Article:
Leave it to the Beav
When Gunter Hujara, the director of the men’s alpine World Cup, said he had a very short speech after
a spectacular men’s downhill on Beaver Creek’s Birds of Prey course, he was true to his word. He just
began clapping his hands, soon to be joined by some 150 coaches, volunteers, and officials. There was
ample reason for the ovation. The course was stunningly well prepared with only four one hundredths
separating the three on the podium. There was plenty of action and no major falls.
While this year’s event was not out of the ordinary for a Birds of Prey downhill — it has always been
among the top events of the circuit — this year’s effort is more critical as Beaver Creek and Vail are joining with USSA to bid for the 2015 Alpine World Championships. For alpine skiing in the United States,
securing the event is vital as it will become a focal point for competitive skiing, for the ski industry and
ski resort business over the next five years.
The International Ski Federation will award the Championships at its congress in June of next year.
Having USSA and its president, Bill Marolt, fully behind the bid is key. Over the past two world championship bid cycles, Vail and Beaver Creek took on the bid challenge seeking only token support
of the national governing body.
Both efforts failed to convince the
17 FIS council members of the resort’s merits. This effort takes on
more importance as neither the
United States nor Beaver Creek/
Vail can afford a third loss, especially following the astonishing
incompetence of the U.S. Olympic Committee’s Chicago Olympic
bid. Politics plays the foremost
role in bid decisions at the international level. The quality of the bid means precious little, making an
amalgamation of persuasive assets brought by both USSA and Beaver Creek/ Vail imperative. With a
smart, well organized effort the bid for the 2015 Championships can be successful.
On the distaff side of the circuit, Aspen raised the bar with its World Cup effort by providing some
of the women’s most challenging terrain of the season and by energizing the town and getting out the
crowds. The interaction with the Aspen Ski Club contributed to the event as well. Unfortunately for
Aspen, the U.S. women failed to execute, once again leaving the country with a less than scintillating
performance. Course preparation also played too much of a role when an already difficult hill was injected per the dictates of the FIS and turned the slalom into a survival test rather than an example of
skill (see “Ice Not Nice,” page 9). Despite the uninspired women’s performance, Aspen’s effort deserves
applause. The resort provided a fun weekend and good, if difficult, racing.
There is no question that Lindsey Vonn is the best thing that has happened to skiing in the United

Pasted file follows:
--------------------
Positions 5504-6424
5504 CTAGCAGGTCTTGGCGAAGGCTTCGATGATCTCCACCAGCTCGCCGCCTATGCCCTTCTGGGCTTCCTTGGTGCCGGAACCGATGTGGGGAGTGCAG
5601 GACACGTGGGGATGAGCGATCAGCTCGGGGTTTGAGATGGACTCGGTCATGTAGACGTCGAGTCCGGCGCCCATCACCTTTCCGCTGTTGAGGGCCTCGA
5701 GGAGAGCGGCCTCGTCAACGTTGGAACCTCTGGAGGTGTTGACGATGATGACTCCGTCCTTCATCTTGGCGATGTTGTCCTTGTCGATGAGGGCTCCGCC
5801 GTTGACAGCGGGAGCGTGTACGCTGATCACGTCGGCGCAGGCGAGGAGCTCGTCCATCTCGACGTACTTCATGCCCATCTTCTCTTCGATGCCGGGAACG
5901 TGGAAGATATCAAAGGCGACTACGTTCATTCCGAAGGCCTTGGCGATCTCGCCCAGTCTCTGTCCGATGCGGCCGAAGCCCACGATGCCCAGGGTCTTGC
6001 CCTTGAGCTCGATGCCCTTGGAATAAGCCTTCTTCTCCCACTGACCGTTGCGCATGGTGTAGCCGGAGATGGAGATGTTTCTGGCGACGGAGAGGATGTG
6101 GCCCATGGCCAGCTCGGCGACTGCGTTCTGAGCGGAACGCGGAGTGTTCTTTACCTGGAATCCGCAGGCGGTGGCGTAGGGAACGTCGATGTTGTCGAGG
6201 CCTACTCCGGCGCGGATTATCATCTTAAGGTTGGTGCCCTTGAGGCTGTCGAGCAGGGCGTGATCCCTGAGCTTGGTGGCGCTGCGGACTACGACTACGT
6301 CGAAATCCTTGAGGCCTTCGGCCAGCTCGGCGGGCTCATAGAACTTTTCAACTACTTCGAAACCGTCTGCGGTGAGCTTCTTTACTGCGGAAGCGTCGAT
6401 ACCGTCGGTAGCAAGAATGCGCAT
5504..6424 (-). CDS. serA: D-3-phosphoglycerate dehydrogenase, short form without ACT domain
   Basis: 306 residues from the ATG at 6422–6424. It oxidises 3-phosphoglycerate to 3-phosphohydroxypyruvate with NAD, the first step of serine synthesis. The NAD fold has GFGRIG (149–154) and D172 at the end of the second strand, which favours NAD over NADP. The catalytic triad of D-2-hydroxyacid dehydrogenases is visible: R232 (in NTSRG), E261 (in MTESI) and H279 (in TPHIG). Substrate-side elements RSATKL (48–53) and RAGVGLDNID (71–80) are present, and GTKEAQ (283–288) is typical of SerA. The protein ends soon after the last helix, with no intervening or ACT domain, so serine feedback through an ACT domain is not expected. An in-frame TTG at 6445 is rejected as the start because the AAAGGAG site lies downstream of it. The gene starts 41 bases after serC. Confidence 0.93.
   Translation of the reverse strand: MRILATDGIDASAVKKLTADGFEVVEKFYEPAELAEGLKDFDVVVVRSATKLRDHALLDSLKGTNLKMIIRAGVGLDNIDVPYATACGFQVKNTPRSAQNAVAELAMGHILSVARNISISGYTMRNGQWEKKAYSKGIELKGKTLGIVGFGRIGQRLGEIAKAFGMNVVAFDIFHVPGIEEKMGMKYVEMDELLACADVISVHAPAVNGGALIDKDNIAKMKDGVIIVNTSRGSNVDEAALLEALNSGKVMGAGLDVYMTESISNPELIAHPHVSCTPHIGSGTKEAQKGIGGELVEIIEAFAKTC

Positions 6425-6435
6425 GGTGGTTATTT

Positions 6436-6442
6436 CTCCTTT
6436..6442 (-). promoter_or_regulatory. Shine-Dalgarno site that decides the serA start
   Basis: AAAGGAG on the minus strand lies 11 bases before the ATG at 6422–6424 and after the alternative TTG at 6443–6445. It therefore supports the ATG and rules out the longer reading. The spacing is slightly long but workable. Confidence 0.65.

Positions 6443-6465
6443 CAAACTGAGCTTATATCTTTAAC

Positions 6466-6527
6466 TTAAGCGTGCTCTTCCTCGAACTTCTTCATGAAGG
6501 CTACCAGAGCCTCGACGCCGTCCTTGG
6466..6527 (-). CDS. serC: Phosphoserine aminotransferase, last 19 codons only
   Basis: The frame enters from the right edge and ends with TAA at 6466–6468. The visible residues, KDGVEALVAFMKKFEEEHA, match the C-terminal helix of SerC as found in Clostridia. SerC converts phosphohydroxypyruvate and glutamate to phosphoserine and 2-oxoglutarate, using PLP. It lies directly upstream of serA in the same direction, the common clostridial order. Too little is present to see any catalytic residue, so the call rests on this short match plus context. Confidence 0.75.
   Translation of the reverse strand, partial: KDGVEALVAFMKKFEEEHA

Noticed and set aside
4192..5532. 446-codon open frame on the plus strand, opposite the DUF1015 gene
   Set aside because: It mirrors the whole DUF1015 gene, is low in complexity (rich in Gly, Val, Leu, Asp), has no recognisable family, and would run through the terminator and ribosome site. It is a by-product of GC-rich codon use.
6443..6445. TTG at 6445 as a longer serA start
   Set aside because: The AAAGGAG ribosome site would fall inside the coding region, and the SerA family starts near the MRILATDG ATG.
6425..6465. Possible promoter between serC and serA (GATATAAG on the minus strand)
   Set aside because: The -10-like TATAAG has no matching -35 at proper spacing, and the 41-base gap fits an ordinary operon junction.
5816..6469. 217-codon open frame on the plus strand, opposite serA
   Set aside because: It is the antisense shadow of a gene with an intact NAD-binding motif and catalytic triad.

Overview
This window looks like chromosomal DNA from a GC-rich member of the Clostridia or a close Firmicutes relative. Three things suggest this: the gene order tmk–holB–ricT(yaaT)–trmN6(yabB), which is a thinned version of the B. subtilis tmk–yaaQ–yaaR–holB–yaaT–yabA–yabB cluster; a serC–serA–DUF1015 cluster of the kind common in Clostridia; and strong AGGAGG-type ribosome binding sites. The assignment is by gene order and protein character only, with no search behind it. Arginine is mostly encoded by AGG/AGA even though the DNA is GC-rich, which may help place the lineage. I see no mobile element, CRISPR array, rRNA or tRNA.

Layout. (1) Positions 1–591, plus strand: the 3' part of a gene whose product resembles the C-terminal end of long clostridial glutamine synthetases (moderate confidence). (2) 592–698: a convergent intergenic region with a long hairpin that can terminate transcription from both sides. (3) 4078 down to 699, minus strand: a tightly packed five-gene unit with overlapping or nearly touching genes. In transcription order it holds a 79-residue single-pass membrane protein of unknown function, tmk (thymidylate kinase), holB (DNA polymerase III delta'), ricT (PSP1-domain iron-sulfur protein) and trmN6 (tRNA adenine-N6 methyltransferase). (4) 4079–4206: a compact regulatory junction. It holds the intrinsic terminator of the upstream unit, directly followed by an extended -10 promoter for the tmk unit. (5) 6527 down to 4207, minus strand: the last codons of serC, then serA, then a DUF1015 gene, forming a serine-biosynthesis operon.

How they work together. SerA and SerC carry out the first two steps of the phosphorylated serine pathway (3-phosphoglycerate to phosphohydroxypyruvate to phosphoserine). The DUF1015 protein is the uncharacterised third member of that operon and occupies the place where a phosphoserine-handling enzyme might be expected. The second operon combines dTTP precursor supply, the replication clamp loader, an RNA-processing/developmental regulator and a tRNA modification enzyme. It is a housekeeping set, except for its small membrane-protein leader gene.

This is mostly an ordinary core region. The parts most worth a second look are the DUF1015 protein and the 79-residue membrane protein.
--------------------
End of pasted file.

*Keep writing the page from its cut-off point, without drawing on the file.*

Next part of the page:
States. The more-than-talented athlete not only continued tearing up the Lake Louise downhill, scoring back-to-back wins and a silver, but also has become the best spokesperson the sport has seen on
this side of the Atlantic. Additionally in Lake Louise, by posting a terrific 10th place finish in her third
World Cup start, Alice McKennis showed Ski Racing editors that they should have awarded two Junior
of the Year titles last spring.
Ski Racing’s editors, videographers and photographers bring you a compendium of the North American segment of the World Cup beginning on page 14. Eric Williams writes about the absence of the
great Hermann Maier whose heroics thrilled audiences around the world (page 26). Enjoy it. Elsewhere in this issue, Bryce Hubner specs out the college circuits, bringing you the inside scoop on who
is going to be hot on the NCAA carnival circuit, and the state of the USCSA. He also talks with Bryn
Carey for Ski Racing’s Role Model feature about the Ski Butlers enterprise.
This issue is loaded with videos and photos. All our clients have live connections in their ads, so click
on them often and buy. While it is painful that the White Circus is so short-lived on this side of the
Atlantic, keep up with all the racing on our web site. Ski Racing will be updating the site constantly
make sure you have bookmarked www.skiracing.com to follow all the action.
Folks, it is an Olympic year. It is going to be a barn-burner. Enjoy every minute of it! — G.B. Jr.
The crowd at Beaver Creek.
PE TER Q. GRAVES
SALES AND MARKETING
GARY BLACK JR.
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Greg “Grande” Needell says he saw the Janka
sweep coming. Read his analysis of Beaver
Creek, Aspen and Lake Louise — as well as
other upcoming races — at SkiRacing.com.
The final countdown to the 2010 Games has
begun, and we are adding new polls, new videos
and, of course, race coverage at SkiRacing.com.